I can be difficult to stick to an exercise routine. When your routine changes or life happens, you can get sidetracked. Setting exercise goals is important for me when I want to have realistic expectations of maintaining a consistent schedule.
To stay motivated all year long you’ll need to set realistic goals. The most important part of setting goals is to follow through on them. So, even if you only exercise for 1 minute, committing to exercise is what will ultimately keep you going all year long.
When I have been most successful with my exercise routine it’s because I have kept to a regular schedule and showed up to exercise. Establishing a routine was an important part of what kept me going all year long. Having realistic goals kept me from stopping exercise.
Brain Chemicals and Motivation
Whenever we pick up our cell phone to check the latest news, video, social post, we are getting a bit of dopamine. This release of dopamine helps motivate us to keep checking our phones or other devices.
In the same way, we get dopamine from our cell phones, we can get dopamine from setting and achieving goals. After you check that box off from your list of to-dos, the body’s natural response is to release dopamine as we feel we have accomplished a goal.
These boosts of dopamine may not be as frequent as from using a phone, but they help motivate us to keep working toward the goals we set.
Exercise is a good way to help us release dopamine, but it’s not always so obvious at first. Taking the time and committing to an exercise routine takes mental energy. We aren’t used to it and we naturally make feel resistance to change.
We may feel a strong sense that exercise is taking a lot of energy out of us. It’s natural to want to conserve energy, and it somewhat built into the biology of most animals. That’s why it’s important to feel good during exercise, so when we encounter resistance we can continue to stay with the goals we have set throughout the year.
Here are some ways to help balance the chemicals in your body to achieve an overall positive experience when exercising.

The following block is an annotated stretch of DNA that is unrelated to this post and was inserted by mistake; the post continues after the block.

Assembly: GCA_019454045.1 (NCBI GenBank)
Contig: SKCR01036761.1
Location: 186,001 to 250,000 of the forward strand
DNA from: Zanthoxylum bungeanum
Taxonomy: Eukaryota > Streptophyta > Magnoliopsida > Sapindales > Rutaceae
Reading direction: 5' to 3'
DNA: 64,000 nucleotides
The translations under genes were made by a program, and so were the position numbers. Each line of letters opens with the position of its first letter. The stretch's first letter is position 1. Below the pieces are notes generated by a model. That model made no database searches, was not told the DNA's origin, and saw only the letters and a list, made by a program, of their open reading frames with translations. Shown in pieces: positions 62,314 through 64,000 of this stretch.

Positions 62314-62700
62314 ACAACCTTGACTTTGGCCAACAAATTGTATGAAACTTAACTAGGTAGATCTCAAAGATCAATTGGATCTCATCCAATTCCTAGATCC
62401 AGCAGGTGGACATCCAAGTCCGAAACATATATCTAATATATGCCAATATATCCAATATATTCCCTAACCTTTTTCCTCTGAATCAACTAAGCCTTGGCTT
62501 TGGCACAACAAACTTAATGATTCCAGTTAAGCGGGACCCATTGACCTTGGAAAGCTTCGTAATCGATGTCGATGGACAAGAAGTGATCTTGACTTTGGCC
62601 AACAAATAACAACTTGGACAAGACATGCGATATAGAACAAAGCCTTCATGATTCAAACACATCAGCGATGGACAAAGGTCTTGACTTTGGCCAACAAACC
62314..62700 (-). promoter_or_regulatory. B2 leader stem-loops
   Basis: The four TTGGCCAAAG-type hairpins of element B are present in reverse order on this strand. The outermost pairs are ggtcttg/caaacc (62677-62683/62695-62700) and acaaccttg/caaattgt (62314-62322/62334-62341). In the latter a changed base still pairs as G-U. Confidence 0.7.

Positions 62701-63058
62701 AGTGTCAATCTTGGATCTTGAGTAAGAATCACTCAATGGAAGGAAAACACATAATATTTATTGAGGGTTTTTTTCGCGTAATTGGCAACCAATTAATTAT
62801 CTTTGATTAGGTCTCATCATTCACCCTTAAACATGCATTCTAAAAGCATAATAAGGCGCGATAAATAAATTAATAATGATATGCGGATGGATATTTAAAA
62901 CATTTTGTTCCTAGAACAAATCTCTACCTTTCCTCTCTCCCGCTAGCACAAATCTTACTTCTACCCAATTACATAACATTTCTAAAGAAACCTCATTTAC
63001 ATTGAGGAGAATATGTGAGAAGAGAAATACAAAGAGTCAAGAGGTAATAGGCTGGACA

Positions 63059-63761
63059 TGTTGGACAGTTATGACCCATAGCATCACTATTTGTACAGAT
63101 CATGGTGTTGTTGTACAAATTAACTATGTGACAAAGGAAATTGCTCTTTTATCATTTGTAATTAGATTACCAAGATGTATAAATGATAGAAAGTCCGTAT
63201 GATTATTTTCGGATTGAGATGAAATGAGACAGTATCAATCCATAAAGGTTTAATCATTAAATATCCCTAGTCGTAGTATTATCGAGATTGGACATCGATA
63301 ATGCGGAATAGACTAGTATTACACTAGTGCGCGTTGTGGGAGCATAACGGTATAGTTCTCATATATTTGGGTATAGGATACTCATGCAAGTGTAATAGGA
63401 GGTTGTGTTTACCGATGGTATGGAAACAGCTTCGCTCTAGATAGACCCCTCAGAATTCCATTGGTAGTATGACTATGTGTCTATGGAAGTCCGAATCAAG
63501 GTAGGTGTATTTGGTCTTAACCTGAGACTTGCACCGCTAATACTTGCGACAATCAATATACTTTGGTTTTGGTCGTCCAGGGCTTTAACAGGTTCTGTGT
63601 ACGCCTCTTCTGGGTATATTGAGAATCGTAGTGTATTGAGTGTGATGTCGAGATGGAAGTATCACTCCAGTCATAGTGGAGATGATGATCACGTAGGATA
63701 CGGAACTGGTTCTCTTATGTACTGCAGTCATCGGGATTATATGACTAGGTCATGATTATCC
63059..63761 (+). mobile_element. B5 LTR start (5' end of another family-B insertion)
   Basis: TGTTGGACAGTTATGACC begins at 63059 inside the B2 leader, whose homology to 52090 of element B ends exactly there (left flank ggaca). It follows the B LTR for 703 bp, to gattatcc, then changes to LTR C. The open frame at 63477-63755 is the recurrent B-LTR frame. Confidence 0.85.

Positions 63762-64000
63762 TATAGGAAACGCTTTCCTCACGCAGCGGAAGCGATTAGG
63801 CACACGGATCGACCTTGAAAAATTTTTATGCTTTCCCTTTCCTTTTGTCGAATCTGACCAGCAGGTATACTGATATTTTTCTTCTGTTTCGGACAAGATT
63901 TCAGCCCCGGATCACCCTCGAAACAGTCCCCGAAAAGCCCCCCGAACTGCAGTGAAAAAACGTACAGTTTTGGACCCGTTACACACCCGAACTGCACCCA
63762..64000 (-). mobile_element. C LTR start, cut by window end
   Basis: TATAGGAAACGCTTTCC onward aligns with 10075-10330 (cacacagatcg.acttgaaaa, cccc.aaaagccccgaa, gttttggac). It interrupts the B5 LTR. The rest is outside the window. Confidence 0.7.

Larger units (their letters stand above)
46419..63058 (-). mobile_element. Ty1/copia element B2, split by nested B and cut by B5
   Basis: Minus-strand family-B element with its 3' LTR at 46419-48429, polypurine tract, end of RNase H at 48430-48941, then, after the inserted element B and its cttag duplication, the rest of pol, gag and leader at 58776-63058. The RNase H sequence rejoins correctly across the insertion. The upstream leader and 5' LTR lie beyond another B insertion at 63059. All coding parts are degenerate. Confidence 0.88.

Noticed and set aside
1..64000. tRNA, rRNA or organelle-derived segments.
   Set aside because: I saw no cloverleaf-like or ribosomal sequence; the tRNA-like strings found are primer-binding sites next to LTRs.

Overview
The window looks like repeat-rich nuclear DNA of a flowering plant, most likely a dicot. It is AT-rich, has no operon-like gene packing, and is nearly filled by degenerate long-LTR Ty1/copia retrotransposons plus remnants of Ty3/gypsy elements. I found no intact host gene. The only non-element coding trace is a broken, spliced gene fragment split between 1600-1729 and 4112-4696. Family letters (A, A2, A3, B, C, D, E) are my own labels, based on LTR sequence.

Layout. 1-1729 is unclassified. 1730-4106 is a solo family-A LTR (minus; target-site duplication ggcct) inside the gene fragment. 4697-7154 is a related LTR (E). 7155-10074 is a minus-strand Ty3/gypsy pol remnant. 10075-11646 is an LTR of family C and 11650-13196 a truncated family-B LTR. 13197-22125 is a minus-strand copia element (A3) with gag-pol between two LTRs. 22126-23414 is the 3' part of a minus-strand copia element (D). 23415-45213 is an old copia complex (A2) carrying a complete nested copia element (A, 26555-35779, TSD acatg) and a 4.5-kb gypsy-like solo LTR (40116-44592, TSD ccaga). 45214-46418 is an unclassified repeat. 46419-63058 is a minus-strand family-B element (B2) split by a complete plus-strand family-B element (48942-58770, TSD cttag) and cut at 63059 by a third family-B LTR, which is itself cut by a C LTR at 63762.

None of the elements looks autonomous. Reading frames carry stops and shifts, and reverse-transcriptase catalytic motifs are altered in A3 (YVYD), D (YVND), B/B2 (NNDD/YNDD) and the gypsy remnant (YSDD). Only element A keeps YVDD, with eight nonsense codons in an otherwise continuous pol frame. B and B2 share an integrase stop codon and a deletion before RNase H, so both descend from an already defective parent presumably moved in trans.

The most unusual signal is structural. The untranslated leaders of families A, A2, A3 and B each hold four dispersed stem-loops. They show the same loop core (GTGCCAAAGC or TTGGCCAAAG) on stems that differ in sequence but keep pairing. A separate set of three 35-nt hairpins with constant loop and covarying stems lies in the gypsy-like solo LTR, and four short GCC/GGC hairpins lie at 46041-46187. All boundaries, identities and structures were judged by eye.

- Get Plenty of Sleep – While we can’t always control our sleep patterns, the better the quality of our sleep the less stress we will feel throughout the day. “Studies have shown that insomnia and other forms of sleep deprivation cause your body to secrete more cortisol during the day, perhaps in an effort to stimulate alertness.” (healthline.com)
- Drink Plenty of Water – we are always using water to aid in all the chemical reactions that are occurring in our bodies. Less water can lead to “stress and anxiety.” (primowater.com)
- Set Realistic Goals – The goals we set need to be ones we can achieve fairly easily on a consistent basis. Yes, it important to push yourself to achieve bigger goals, but not at first. Each time you achieve a goal, you usually get a boost of dopamine. This boost will give some motivation.
- Move for 10 Minutes or Move – Our bodies get chemical boosts from exercise if we can sustain our movement for ten minutes. This could be walking, running, biking, CrossFit, etc. As we move the body starts to release the chemicals “dopamine, norepinephrine, and serotonin” and our mood generally improves. (healthline.com)
- Socialize During Exercise – If you can find a friend to exercise with, it can help you release the chemical serotonin, the chemical that helps you feel at ease. The key is to bond with the person while exercising so you can have a closer relationship and feel connected. That way you can expect a serotonin release as you exercise and you’ll likely feel more committed to exercising with your friend.